Solve mathematical and real-world problems using the greatest common factor and least common multiple.
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If you need to adapt or shorten this lesson for remote learning, we suggest prioritizing Anchor Problem 2 (benefits from worked example). Find more guidance on adapting our math curriculum for remote learning here.
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Two numbers can be described with the information below:
What are the two numbers?
Jason is preparing bundles of markers and pencils for a class activity. He wants to make the greatest number of bundles that he can, with the same number of markers and pencils in each bundle. Jason has 15 markers and 35 pencils. He writes the following equation to help him make sense of his supplies:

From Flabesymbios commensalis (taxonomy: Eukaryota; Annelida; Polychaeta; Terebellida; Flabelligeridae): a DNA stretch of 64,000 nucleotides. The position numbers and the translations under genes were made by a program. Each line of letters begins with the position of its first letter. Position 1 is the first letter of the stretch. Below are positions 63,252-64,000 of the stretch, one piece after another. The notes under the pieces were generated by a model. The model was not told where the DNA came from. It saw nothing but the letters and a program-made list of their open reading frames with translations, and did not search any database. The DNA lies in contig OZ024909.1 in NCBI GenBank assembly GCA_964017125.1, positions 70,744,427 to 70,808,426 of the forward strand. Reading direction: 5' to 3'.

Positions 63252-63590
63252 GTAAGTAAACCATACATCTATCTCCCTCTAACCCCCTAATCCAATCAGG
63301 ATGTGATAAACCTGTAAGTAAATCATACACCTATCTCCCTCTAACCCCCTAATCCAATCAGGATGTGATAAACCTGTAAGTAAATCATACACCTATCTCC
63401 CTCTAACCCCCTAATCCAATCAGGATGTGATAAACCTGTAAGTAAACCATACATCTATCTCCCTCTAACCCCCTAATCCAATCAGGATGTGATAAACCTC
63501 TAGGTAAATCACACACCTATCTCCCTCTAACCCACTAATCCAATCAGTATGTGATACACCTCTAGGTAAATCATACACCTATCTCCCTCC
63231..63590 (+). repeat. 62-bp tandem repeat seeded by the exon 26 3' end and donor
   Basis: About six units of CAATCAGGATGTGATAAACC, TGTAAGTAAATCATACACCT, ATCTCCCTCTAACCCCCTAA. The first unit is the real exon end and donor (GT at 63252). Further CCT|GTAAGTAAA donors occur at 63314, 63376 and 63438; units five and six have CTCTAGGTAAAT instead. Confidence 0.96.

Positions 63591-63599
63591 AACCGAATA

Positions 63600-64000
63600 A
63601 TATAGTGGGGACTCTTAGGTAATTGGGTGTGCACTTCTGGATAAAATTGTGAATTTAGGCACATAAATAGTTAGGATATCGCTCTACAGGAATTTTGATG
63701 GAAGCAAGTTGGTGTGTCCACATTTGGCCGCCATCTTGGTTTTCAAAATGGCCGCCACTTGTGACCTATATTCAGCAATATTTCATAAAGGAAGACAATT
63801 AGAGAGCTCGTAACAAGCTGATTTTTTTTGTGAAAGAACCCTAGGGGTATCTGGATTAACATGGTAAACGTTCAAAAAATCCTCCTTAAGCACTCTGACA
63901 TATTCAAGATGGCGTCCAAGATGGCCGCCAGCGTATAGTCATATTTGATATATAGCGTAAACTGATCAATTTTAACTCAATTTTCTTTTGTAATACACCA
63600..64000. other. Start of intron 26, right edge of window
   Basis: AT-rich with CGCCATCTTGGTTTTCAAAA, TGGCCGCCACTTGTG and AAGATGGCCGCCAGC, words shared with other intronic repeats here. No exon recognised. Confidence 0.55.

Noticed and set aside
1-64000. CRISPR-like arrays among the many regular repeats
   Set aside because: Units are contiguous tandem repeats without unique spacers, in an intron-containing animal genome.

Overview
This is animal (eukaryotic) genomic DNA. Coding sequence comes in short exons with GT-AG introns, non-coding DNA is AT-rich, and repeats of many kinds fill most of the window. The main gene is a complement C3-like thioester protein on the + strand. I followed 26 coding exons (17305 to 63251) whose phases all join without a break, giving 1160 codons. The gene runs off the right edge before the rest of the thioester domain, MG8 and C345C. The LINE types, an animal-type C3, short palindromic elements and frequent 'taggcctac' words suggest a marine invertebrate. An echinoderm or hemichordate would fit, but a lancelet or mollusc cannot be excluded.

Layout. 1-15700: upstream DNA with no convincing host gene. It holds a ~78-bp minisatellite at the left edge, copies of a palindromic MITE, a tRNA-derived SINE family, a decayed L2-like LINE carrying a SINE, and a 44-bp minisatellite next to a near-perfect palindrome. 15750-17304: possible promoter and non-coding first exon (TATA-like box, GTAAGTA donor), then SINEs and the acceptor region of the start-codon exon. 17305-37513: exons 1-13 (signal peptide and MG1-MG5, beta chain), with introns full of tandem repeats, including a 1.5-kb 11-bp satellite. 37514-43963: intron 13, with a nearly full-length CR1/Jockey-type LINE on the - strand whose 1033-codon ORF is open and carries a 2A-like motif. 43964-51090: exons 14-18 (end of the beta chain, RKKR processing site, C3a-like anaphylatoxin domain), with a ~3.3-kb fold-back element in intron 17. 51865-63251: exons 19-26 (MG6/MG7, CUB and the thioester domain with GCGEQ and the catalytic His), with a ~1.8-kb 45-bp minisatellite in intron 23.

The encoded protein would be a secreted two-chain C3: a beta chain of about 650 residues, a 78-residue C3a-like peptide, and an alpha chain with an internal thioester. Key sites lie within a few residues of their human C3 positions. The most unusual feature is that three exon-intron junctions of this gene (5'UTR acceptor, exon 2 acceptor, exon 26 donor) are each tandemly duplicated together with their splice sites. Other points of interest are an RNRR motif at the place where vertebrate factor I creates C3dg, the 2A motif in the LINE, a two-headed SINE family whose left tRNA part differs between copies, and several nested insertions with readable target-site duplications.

$${15+35=5(3+7)}$$
$${24+36=4(6+9)}$$
The florist can order roses in bunches of one dozen and lilies in bunches of 8. Last month she ordered the same number of roses as lilies. If she ordered no more than 100 roses, how many bunches of each could she have ordered? What is the smallest number of bunches of each that she could have ordered? Explain your reasoning.
The Florist Shop, accessed on Sept. 28, 2017, 4:42 p.m., is licensed by Illustrative Mathematics under either the CC BY 4.0 or CC BY-NC-SA 4.0. For further information, contact Illustrative Mathematics.
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The following resources include problems and activities aligned to the objective of the lesson that can be used to create your own problem set.
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Two numbers less than 25 have a least common multiple of 60 and a greatest common factor of 5. What are the two numbers?
Find the greatest common factor of the two numbers below and rewrite the sum using the distributive property.
$${20 + 36}$$
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